, 1063 (39 S. E. 423, 54 L. R. A. 959). As stated in Ralls v. State, 87 Ga. App. 655
, 659 (75 S. E. 2d 26): "The courts have consistently ruled that in close cases new trials will be granted on account of such improper and prejudicial occurrences and acts by the solicitor-general. Manning v. State, 13 Ga. App. 709
(79 S. E. 905); Mitchell v. State, 17 Ga. App. 325 (4)
(86 S. E. 737); Cliett v. State, supra [46 Ga. App. 315
, 317, 167 S. E. 610]."
The sole issue on the trial of a criminal case is the guilt or innocence of the accused. Whether or not other persons violate the laws of this State has no bearing upon whether the defendant here is guilty of the crime charged against her, and an appeal to the jury to back up law-enforcement officers by handing down heavy sentences can only be an unjustifiable appeal to the emotions of the jury calculated to destroy the fairness of the trial. In the present case, this court cannot say that the verdict of the jury finding the defendant guilty of assault with intent to murder was not influenced by this statement. To convict of assault with intent to murder all the elements of murder must be present save only the death of the victim, and if the crime is such that, had death ensued, it would have been manslaughter, a verdict of assault with intent to murder is unauthorized. Bonner v. State, 26 Ga. App. 185 (3) (105 S. E. 863). The evidence in this case was to the effect that the defendant and Annie Lee Scudders had had an argument, and Annie Lee had drawn a knife; that the defendant left and went to another place; that Annie Lee made threats against her which were communicated to her; that Annie Lee followed her to the Marietta Inn and the argument was resumed; that the defendant said, "I will kill you," but made no effort to assault her; that Annie Lee then grabbed the defendant by the throat and choked her; that the defendant hit her assailant over the head with a beer bottle, broke loose, and then immediately cut her on the neck with a piece of glass. Under this evidence, it would certainly be an extremely close case as to whether, if the victim had died, the offense would have been murder or manslaughter. Code 26-1002, 26-1007.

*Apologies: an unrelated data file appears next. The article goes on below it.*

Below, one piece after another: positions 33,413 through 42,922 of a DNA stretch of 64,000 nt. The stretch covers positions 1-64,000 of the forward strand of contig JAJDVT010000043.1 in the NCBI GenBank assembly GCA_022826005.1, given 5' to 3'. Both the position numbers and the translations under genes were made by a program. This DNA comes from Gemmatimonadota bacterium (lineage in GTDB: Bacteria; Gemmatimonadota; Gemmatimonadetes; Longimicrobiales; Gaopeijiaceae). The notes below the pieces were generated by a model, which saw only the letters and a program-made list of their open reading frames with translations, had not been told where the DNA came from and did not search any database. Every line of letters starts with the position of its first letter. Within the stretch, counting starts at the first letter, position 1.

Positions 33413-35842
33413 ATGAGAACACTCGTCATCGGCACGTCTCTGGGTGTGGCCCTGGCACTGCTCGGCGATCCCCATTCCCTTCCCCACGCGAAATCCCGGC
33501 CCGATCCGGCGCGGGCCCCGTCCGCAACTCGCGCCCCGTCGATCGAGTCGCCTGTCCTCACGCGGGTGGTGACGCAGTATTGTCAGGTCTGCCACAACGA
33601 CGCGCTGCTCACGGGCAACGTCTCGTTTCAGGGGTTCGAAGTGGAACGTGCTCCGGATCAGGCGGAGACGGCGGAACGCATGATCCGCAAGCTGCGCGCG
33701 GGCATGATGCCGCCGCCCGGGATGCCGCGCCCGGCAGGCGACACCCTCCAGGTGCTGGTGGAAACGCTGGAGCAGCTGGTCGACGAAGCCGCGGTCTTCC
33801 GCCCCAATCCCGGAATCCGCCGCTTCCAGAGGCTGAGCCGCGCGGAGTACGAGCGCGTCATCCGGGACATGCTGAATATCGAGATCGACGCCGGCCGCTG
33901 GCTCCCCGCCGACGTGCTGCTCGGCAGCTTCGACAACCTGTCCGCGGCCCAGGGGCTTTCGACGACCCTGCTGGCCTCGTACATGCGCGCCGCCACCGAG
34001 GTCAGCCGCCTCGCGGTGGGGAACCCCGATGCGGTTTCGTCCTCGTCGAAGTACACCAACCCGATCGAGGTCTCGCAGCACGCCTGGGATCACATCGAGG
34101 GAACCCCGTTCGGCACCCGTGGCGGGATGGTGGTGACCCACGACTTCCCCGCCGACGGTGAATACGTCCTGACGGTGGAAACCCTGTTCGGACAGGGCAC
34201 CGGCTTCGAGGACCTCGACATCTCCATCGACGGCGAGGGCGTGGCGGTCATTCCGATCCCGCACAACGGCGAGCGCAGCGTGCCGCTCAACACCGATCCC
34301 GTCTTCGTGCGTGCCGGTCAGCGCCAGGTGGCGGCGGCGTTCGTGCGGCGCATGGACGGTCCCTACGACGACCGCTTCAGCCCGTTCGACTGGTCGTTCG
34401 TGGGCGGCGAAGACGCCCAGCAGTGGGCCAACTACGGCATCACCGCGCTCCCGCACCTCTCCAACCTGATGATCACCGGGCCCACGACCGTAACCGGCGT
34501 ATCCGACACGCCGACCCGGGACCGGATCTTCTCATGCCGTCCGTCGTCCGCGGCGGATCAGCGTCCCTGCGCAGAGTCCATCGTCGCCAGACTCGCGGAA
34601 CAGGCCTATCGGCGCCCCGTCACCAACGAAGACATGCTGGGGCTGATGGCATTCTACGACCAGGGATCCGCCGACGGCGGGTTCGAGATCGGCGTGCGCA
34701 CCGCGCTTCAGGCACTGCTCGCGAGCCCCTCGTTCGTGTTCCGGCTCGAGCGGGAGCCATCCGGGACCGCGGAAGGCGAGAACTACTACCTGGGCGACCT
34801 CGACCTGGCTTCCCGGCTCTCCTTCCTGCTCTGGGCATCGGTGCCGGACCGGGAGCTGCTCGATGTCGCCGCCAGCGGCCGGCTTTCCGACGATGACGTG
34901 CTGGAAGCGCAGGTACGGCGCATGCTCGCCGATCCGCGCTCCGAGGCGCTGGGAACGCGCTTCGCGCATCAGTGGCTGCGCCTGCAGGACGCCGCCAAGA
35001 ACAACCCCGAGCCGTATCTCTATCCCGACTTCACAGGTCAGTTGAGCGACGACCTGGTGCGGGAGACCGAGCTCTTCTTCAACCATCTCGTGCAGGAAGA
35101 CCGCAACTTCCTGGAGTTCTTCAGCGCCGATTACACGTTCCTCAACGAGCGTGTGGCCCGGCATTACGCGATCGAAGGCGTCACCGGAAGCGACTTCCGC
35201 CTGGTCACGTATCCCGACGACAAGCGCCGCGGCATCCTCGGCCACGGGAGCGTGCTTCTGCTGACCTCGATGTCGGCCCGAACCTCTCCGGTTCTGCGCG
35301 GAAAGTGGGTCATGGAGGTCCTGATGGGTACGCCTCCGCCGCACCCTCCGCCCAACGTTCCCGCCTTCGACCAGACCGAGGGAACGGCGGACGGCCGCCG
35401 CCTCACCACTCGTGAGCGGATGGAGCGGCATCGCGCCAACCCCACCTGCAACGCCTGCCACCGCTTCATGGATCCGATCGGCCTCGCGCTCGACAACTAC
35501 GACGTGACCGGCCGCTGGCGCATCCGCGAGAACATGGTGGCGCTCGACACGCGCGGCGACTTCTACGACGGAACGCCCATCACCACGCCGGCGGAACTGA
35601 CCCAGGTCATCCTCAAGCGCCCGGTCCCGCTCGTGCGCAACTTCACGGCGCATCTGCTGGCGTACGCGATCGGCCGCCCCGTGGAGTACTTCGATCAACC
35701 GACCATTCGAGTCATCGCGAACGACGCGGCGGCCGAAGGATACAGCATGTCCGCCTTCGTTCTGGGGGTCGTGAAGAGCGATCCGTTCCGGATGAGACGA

Under all of these circumstances, an argument urging the jury to give more severe sentences because of the large number of colored persons appearing before the court charged with various crimes, and to cut down the number of stabbings and shootings by means of heavy sentences, was so prejudicial that the court, on motion timely made, should have declared a mistrial.
The court erred in denying the motion for new trial.
Judgment reversed. Gardner, P. J., and Carlisle, J., concur.